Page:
It is necessary to point out that the social competence is a basic skill for the proper functioning in adulthood and that the individual is considered socially competent when their behavior is assessed by social agents (peers, parents and teachers) as adaptive for their age group. This skill is required in the acquisition of social reinforcements, since the children who do not have appropriate social behavior are often isolated and rejected, and may present psychological problems [6] . It seems that this idea is considered by literature, since part of the work involved parents or guardians in the gathering of data on the behavior of the obese adolescent or even in interventions. Teachers were also involved in the collection of data on aspects of the behavior of the obese student, although with a small representation, only in one of the studies analyzed.

5. Conclusions

The findings of this review represent part of the literature that associates social competence and obesity. The inclusion and exclusion criteria may have left out studies with important representativeness. Even so, the data that was found brought important contributions to the understanding of the mechanisms of adaptation and intervention in obese adolescents.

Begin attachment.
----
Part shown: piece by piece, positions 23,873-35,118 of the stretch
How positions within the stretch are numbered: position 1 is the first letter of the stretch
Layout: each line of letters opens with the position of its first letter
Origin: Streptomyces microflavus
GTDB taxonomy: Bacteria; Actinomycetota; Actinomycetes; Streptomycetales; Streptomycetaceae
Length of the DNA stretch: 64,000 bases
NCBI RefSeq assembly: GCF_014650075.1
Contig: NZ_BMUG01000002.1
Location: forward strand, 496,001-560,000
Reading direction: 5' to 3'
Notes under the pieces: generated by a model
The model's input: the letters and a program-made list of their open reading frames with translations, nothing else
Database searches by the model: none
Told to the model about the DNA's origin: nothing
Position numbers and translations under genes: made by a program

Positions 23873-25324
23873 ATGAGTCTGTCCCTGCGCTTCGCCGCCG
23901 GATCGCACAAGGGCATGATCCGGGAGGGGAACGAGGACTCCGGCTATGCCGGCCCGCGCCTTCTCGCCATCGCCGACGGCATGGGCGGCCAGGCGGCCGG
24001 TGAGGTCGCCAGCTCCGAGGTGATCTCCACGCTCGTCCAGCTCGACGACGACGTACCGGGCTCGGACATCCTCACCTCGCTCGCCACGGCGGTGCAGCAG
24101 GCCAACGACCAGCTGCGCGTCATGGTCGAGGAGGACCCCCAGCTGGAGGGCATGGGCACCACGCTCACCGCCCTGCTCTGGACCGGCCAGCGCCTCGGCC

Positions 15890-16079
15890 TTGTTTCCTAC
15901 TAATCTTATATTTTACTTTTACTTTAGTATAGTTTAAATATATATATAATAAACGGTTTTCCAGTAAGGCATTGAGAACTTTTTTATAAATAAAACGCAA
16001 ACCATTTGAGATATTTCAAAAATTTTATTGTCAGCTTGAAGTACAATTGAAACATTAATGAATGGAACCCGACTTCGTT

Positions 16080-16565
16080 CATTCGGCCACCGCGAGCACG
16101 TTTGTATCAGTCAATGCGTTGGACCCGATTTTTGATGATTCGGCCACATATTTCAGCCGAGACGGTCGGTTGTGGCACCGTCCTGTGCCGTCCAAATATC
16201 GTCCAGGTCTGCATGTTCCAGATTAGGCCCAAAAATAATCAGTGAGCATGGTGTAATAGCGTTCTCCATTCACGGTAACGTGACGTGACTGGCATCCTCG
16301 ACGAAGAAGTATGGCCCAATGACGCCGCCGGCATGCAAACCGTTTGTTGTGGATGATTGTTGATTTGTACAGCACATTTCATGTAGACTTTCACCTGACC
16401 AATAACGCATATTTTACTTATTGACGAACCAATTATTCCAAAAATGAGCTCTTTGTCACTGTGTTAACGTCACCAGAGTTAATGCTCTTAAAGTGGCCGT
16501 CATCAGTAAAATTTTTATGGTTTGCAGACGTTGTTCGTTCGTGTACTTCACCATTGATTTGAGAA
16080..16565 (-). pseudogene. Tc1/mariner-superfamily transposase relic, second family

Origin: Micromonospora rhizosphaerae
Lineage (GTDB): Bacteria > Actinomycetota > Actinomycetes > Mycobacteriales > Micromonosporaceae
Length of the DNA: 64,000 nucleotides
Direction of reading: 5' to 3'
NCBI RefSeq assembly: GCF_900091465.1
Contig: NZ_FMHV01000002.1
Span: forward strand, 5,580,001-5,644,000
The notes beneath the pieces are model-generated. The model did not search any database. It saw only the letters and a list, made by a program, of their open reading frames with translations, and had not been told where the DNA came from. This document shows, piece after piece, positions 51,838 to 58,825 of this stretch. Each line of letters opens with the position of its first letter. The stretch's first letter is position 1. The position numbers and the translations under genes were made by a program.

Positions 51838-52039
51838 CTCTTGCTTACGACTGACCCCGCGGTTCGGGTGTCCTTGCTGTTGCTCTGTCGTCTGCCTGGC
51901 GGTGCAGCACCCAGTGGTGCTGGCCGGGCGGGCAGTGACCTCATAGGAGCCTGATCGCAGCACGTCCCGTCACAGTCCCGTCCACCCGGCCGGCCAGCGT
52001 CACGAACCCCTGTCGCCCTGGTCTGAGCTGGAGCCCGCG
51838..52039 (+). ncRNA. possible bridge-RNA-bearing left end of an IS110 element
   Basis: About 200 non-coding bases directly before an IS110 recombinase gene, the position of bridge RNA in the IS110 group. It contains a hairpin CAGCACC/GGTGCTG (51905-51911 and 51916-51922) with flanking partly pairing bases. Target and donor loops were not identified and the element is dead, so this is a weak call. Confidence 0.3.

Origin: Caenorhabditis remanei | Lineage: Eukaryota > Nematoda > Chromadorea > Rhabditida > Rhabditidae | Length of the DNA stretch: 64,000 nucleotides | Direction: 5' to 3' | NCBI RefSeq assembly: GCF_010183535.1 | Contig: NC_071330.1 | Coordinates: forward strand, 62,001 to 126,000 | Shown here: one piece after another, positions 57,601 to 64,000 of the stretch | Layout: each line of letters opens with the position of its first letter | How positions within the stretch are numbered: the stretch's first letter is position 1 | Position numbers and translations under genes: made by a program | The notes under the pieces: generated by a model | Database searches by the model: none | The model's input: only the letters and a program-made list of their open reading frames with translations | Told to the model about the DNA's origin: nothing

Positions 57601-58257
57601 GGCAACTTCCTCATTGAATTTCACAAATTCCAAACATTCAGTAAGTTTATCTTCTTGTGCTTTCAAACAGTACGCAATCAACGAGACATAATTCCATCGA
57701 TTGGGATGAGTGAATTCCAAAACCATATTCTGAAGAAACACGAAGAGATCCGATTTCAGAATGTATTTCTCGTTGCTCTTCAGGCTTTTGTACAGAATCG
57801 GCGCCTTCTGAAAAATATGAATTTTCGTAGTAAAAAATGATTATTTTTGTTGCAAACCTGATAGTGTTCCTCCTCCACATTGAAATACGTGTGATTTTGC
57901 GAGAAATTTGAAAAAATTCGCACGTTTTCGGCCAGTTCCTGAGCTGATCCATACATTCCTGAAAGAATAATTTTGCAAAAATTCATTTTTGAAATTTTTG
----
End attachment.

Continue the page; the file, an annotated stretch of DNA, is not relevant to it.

One of the goals of this study was to analyze how components of social competence are associated with obesity adolescents, indicating the most cited components, the instruments used to measure the social competence, the agents involved in the interventions and some differences in characteristics of the participants (age and sex). It is believed that it is important to compare the data here identified with studies conducted with overweight children and adults, in addition to analyzing the potential mediator or predictor of each component of the social competence in obesity. This would help to identify potential protective factors and to develop effective strategies for resilience against negative psychological aspects associated with the increase of weight.

This review considered varied components of social competence identified in obese adolescents. The understanding of this relationship helps to establish a broader focus for the work with excess weight and obesity in this age group that often involves only physical activity and guidance for feeding. The obesity in adolescents compromises the mechanisms of relationship, generation of networks of support, by isolating the individual and aggravating the negative self-image, especially at this stage of transition. In addition to this, it generates risks of bullying, altering even more the capacity of reaction and hindering the intervention. The social competence, as a psychological factor, must be considered, as it may increase or strengthen the results of nutritional interventions and physical activity for weight reduction.

Conflicts of Interest

The authors declare no conflicts of interest.